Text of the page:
A toll, a tax or the transportation status quoBy
Over the past few weeks, I’ve had to make a few trips between Washington Heights and Forest Hills. If I had unlimited hours, I could take a few trains, but we had more pressing matters to attend to (and groceries to cart home). Thus, I’ve had the experience of driving on a weekend over the Triborough Bridge, across the Cross Bronx, over the Whitestone Bridge, through that ugly part of the GWB approach in Manhattan and down the Deegan and FDR Drive. I’m always amazed anyone can do that on a regular basis.
While driving around on roads that were too small for the traffic, perennially under construction and in various states of disrepair, I marveled at our infrastructure. Here was a city that once built out a vast transit network but hasn’t managed to expand it much past the 1950s. Bus routes seem set in stone; subway expansion plans can be counted in new stations instead of new miles or even boroughs transversed. We don’t dream big, and we barely dream at all as many areas of the city feature bridges, roadways and elevated trains plagued by rust and potholes.
The problem, of course, is one of money. New York doesn’t have the money to spend maintaining antiquated roads, and few people are advocating for road expansion within the confines of the five boroughs. The MTA, meanwhile, definitely has no money. It has trouble covering operating costs and had to beg for its vital capital dollars just a few weeks ago. Over the years, Albany has rolled back taxes, denied other revenue-generating measures and generally acted as naysayers at a time when investment can both save our infrastructure and spur job creation.
Within New York City, at least, this trend of scorning transit could change if local politicians and officials have their way. Today, two stories showcasing various ways in which we could see a radical change in transit policy, if only Albany would act, hit the wires. Scott Stringer, a mayoral hopeful and current Manhattan Borough President, wants to see the commuter tax restored with dollars heading to the MTA. “I don’t want us to have a first-rate city with a second-rate transportation system. I am tired of the old ideas. I am tired of people saying it can’t be done,” he said to New York 1.
Stringer has been pushing for sensible transit policies for a few years now. (In fact, I attended and spoke at a conference on the future of transportation in New York City that his office hosted.) Whether it will play with the general electorate remains to be seen, but the Commuter Tax is a relatively “safe” issue. It doesn’t impact people voting for mayor and could in fact generate money for the transit network we all use. Stringer’s plan would siphon commuter tax revenue into an infrastructure bank, and considering how those who commute also avail themselves of the transit network, such a tax could serve as an equitable funding mechanism for the subways.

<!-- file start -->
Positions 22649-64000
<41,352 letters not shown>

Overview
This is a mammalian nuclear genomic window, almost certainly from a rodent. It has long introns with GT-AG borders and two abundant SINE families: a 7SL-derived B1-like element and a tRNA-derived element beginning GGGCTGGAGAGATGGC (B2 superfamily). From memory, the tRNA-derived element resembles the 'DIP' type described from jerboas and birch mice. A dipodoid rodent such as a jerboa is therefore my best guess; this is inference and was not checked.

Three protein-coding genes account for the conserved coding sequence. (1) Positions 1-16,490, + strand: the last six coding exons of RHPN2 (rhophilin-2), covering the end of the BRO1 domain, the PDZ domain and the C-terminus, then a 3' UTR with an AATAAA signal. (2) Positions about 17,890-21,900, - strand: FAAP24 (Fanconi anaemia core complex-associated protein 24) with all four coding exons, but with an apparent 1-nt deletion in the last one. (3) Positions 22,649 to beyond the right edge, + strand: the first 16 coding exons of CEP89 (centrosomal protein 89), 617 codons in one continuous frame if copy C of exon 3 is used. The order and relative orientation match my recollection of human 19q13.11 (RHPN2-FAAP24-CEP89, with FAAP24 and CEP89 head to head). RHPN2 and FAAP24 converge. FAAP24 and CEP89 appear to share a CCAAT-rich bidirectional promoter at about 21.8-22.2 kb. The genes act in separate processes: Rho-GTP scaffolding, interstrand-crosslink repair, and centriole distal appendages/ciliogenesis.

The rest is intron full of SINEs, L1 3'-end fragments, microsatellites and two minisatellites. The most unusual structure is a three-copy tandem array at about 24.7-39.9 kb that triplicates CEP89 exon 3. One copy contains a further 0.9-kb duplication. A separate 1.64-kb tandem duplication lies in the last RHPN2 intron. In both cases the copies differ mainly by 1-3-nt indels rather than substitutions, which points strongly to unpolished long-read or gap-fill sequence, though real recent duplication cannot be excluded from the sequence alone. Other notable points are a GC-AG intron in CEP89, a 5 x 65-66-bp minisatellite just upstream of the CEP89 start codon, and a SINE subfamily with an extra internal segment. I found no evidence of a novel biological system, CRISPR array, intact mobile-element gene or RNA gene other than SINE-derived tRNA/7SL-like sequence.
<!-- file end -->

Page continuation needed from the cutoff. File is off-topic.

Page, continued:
Then, of course, there is Sam Schwartz’s ambitious congestion pricing plan (pdf). Schwartz’s plan would lower some tolls on less congested routes while rising the fees to enter the busiest parts of the city and includes investment in the transit network. As Crain’s New York wrote in an editorial endorsing the plan, “Lowering the tolls between Queens and the Bronx, or Brooklyn and Staten Island, would increase commerce. Use of outer-borough bridges is light enough that their tolls can be lowered without snarling traffic. By the same token, imposing fees on users of congested roads would speed traffic, benefiting businesses whose time is more valuable than the cost of tolls.”
Of course, the same problems remain: Albany is obstinate. Suburban representatives won’t endorse a Commuter Tax, and no one seems to have an appetite for a congestion pricing plan or a bridge toll plan, no matter how sensible they are. So we’re stuck in the same old rut. Our transit network is decaying; our roads are forever clogged; and simple solutions that are on the table are ignored out of stubbornness and petty politics. That’s no way to run a city.